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      Tobacco smoking and the British doctors' cohort

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      British Journal of Cancer

      Nature Publishing Group

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          Abstract

          In this issue of the BJC, Sir Richard Doll and colleagues from Oxford present findings from the 50 years of follow-up of British doctors in relation to cancer risk (Doll et al, 2005). There are many important aspects surrounding this article, some of which deserve wider and deep reflection. This has been a study that was completely innovative and ingenious in its construction and remarkable in the perseverance of its follow-up. When Richard Doll and Austin Bradford-Hill undertook this cohort study, they probably did not realise that they were setting a new paradigm for modern epidemiology, and choosing to do such a study among doctors was quite ingenious. Which group would be able to be followed to death by a variety of sources including via the Medical Register? The initial results (Doll and Hill, 1954; Doll and Peto, 1976) were highly significant and of great value in identifying a new and significant cancer risk, but the true worth of this study increased as follow-up increased and the flow of new information emerged. During the course of the follow-up, and in particular in the reports after 40 years follow-up (Doll et al, 1994) and 50 years of follow-up (Doll et al, 2004), the real impact of tobacco smoking on a wide variety of diseases and life expectancy itself was fully revealed. Half of the smokers die from a tobacco-related disease and half of these deaths occur in middle age. The impact of these deaths on the loss of nonsmokers life expectancy is enormous. Stopping smoking at any age is effective in reducing the loss of nonsmokers life expectancy, although this lessens off as age at quitting increases. The comparison presented here (Doll et al, 2005) is in many respects unique. Here, we have the opportunity to observe what really happens over a long period among those who are exposed to a carcinogenic risk and to compare it with a descriptive analysis of all the available published, epidemiological and mechanistic evidence. The International Agency for Research on Cancer (IARC) prepared a Monograph on Tobacco Smoking initially in 1986 (International Agency for Research on Cancer, 1986). When this was recently revised (International Agency for Research on Cancer, 2004a) in 2004, there was new information available to increase the numbers of cancer types deemed to be causally related to tobacco smoking (Figure 1). In 11 of 13 cancer types considered by IARC to be causally related to tobacco smoking, and which could be identified on death certificates, Doll and colleagues found them to be significantly related to smoking (Doll et al, 2005). For the two remaining sites (nasopharynx, nose and nasal cavity), deaths in the doctors' cohort were sparse, although there was a suggestion that there could well be an association (Doll et al, 2005). In the IARC Monograph (2004a), colorectal cancer and prostate cancer are the two types of cancer that fell between the two classes of sufficient evidence of carcinogenicity and evidence suggesting lack of carcinogenicity. For colorectal cancer, the Working Group considered that bias and confounding could not be ruled out as alternative explanations of the associations seen, while for prostate cancer, it was felt that the available studies were not mutually consistent in showing a positive association. Doll et al (2005) found a potential association restricted to a subgroup of colorectal cancers and no association for prostate cancer. Importantly, there is little evidence of increased site-specific cancer risk for those forms of cancer considered by the IARC Working Group not to be associated with tobacco smoking. These findings are an excellent example of the robustness of the procedure which the IARC Monographs programme employs to evaluate carcinogenicity of a chemical, biological, physical or lifestyle exposure (Cogliano et al, 2004a). An International Working Group that includes the best experts in the field, not tainted by conflicts of interest, reaches their conclusion after thoroughly reviewing all the published database. The cancer sites identified as causally associated with tobacco smoking in the previous Monograph on tobacco smoking almost 20 years ago (International Agency for Research on Cancer, 1986) were all confirmed in IARC's (2004a) re-evaluation. As many more studies were available for the current evaluation, several cancer sites were added to the list of tobacco-associated cancers (Figure 1). IARC has now just completed within the Monographs programme a re-examination of all main forms of tobacco, and all of them have been clearly shown to be carcinogenic to humans: tobacco smoking (Figure 1) and involuntary smoking (lung) and the use of betel quid with tobacco (oral cavity, pharynx and oesophagus) (International Agency for Research on Cancer, 2004b) as well as the use of smokeless tobacco (oral and pancreatic cancer) (Cogliano et al, 2004b). Tobacco is the best-identified human carcinogen and is carcinogenic in all its forms of use. It is clear, and has been for several years now, that the effect of tobacco on cancer risk, and indeed on overall mortality, is far in excess of any other common risk factor or treatment effect. Information nowadays taken for granted (half of smokers die of a smoking-related disease, half of these deaths are in middle age, each smoking-related death in middle age loses over 20 years of a nonsmokers life expectancy, there are over 20 fatal diseases causally linked to cigarette smoking, even if a smoker stops smoking in middle age he starts to win back some of nonsmokers life expectancy) has evolved in large part from the work of Sir Richard Doll and his colleagues (in particular Sir Richard Peto) and from the extensive follow-up of the British doctors' cohort. The early findings from Doll's group (Doll and Hill, 1952, 1954), which clearly identified smoking as a human carcinogen, had a large influence in the great decline in the prevalence of cigarette smoking, which took place in the United Kingdom since the 1950s, and in the United States and many other countries shortly thereafter (Peto et al, 2000). This has undoubtedly postponed many deaths in the United Kingdom and in many other parts of the world and has led to millions of men (and women) having several years of increased life expectancy. While such a contribution from any one research group is outstanding, that this group has made major contributions in other major disease areas including radiation and cancer, asbestos and other occupational carcinogens, oral contraceptives and disease, treatment of early breast cancer, immediate treatment of myocardial infarction and aspirin and myocardial infarction is unique and remarkable. Unsurprisingly, Sir Richard Doll and Sir Richard Peto have received many awards and widespread recognition for their contribution to public health. Such recognition is well deserved even though such statistics-based contributions may well be undervalued (Breslow, 2003). Apart from DA Henderson (who directed the World Health Organization's global smallpox eradication campaign (1966–1977) and helped to initiate WHO's global programme of immunisation in 1974), it is difficult to identify a greater contribution to public health in recent times. They really made a difference.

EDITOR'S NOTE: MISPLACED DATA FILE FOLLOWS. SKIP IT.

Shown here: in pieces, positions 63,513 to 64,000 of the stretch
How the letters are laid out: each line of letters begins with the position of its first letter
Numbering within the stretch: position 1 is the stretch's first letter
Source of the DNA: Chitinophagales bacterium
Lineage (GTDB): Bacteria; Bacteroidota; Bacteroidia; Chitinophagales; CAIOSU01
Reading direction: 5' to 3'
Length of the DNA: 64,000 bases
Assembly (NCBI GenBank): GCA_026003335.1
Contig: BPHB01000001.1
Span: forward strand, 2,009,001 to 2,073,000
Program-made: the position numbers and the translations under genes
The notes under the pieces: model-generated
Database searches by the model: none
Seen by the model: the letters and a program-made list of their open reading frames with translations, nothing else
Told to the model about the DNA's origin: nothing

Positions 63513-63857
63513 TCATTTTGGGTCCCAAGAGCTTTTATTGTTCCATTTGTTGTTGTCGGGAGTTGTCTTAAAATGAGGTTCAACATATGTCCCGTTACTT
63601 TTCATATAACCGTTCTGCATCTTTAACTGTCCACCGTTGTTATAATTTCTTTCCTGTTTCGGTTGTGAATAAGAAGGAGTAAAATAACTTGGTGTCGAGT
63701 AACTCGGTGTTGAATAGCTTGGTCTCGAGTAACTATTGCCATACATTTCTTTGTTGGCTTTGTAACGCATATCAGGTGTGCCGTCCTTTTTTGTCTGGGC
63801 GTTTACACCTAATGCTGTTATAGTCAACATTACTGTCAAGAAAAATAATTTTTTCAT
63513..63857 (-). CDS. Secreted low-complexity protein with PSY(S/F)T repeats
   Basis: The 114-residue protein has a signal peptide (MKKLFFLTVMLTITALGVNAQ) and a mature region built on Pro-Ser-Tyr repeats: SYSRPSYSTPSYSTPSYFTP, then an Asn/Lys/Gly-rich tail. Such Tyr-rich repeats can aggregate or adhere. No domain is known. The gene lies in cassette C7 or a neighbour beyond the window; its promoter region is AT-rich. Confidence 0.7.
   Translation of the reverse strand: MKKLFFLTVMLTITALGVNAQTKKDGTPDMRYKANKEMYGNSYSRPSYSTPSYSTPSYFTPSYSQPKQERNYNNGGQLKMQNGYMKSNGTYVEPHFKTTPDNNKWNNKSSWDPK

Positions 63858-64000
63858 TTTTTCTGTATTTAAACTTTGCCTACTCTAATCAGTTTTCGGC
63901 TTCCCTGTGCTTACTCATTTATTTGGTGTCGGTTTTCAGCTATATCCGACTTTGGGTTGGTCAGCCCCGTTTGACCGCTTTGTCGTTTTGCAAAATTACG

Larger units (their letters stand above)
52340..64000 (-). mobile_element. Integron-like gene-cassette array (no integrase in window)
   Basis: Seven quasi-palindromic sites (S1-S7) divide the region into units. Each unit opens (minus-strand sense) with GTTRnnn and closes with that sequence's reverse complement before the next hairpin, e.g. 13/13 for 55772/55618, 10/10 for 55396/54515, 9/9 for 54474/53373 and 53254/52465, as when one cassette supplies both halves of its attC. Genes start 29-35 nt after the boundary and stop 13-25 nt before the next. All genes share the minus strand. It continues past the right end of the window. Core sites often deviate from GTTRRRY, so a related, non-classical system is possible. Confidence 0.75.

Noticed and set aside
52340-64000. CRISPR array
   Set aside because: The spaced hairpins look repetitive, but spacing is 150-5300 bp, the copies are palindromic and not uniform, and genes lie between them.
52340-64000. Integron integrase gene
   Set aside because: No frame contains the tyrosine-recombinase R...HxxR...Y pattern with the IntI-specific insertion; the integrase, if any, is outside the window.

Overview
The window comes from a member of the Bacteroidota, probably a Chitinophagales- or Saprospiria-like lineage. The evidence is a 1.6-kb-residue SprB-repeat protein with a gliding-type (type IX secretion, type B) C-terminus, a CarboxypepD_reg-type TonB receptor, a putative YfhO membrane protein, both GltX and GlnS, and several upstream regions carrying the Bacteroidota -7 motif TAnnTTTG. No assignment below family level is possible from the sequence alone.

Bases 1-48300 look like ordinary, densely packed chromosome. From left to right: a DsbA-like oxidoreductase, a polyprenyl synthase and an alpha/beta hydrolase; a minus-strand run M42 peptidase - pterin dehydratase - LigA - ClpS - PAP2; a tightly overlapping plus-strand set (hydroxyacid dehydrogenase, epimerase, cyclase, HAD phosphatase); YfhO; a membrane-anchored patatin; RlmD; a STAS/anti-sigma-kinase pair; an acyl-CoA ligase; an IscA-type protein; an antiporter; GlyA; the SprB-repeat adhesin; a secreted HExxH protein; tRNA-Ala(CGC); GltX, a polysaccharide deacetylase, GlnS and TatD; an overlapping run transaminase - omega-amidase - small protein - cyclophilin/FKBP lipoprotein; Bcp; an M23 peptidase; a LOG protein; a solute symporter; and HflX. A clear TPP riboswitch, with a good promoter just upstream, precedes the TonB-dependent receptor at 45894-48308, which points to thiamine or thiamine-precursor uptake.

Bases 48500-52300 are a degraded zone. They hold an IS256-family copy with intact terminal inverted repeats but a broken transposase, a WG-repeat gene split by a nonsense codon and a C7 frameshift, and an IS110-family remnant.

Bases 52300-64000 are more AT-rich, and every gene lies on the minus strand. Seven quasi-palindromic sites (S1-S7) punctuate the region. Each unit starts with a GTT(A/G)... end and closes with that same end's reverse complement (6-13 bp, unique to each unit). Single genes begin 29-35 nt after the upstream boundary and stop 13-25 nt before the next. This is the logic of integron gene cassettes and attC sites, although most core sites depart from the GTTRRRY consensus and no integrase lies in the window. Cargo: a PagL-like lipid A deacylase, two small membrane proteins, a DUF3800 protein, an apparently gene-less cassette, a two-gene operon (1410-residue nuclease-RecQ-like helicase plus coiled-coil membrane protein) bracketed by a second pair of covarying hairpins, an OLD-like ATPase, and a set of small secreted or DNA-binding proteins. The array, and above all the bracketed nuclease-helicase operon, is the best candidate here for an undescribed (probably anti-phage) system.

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          Most cited references 12

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          Smokeless tobacco and tobacco-related nitrosamines.

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            Monographs on the Evaluation of Carcinogenis Risk to Humans

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              The Science and Practice of Carcinogen Identification and Evaluation

              Several national and international health agencies have established programs with the aim of identifying agents and exposures that cause cancer in humans. Carcinogen identification is an activity grounded in the scientific evaluation of the results of human epidemiologic studies, long-term bioassays in experimental animals, and other data relevant to an evaluation of carcinogenicity and its mechanisms. In this commentary, after a brief discussion of the science basis common to the evaluation of carcinogens across different programs, we discuss in more detail the principles and procedures currently used by the IARC Monographs program.
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                Author and article information

                Journal
                Br J Cancer
                British Journal of Cancer
                Nature Publishing Group
                0007-0920
                1532-1827
                08 February 2005
                14 February 2005
                : 92
                : 3
                : 419-420
                Affiliations
                [1 ]International Agency for Research on Cancer, 150 cours Albert Thomas, 69372 Lyon Cedex 08, France
                Author notes
                [* ]Author for correspondence: director@ 123456iarc.fr
                Article
                6602361
                10.1038/sj.bjc.6602361
                2362092
                15702124
                Copyright 2005, Cancer Research UK
                Categories
                Editorial

                Oncology & Radiotherapy